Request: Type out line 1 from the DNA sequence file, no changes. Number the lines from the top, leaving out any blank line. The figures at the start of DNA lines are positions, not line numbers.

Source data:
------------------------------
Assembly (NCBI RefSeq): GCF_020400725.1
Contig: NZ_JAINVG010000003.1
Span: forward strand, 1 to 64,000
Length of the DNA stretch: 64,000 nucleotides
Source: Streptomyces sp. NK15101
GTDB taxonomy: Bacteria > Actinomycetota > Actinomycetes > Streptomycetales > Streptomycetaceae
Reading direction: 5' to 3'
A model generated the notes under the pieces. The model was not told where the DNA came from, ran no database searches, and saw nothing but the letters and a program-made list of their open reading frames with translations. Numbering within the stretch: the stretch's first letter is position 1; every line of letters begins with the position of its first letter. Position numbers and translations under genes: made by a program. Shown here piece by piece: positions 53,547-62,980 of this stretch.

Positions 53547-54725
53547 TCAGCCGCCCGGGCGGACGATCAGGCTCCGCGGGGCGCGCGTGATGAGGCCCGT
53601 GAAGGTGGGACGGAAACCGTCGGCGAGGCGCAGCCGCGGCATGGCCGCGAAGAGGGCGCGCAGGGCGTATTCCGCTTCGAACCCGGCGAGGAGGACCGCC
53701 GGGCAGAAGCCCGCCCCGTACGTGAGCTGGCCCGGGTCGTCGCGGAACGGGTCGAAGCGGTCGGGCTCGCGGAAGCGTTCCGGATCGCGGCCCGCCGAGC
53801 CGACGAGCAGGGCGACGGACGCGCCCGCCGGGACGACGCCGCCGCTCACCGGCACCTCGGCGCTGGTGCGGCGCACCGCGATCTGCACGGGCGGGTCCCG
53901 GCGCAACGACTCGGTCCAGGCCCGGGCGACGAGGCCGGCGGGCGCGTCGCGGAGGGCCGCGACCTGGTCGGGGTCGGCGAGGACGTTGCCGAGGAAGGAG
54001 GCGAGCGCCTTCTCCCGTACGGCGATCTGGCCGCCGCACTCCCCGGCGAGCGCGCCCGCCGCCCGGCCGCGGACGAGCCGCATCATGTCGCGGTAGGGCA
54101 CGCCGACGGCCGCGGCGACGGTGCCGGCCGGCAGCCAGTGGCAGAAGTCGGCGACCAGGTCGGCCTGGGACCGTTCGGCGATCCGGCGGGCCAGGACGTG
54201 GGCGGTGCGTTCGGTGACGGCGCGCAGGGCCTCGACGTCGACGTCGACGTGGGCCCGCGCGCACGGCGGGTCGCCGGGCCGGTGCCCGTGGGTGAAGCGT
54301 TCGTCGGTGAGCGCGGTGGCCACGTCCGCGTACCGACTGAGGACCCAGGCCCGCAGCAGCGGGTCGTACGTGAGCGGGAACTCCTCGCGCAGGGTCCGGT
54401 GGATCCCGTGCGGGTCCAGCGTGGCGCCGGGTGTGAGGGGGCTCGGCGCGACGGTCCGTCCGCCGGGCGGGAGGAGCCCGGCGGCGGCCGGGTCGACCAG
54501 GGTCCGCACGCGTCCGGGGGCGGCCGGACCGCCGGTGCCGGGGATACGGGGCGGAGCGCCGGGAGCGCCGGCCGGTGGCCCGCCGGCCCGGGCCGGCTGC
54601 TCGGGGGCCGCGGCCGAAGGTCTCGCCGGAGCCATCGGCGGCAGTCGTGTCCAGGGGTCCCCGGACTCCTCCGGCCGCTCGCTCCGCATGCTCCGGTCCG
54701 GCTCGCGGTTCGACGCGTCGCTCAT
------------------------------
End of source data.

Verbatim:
Assembly (NCBI RefSeq): GCF_020400725.1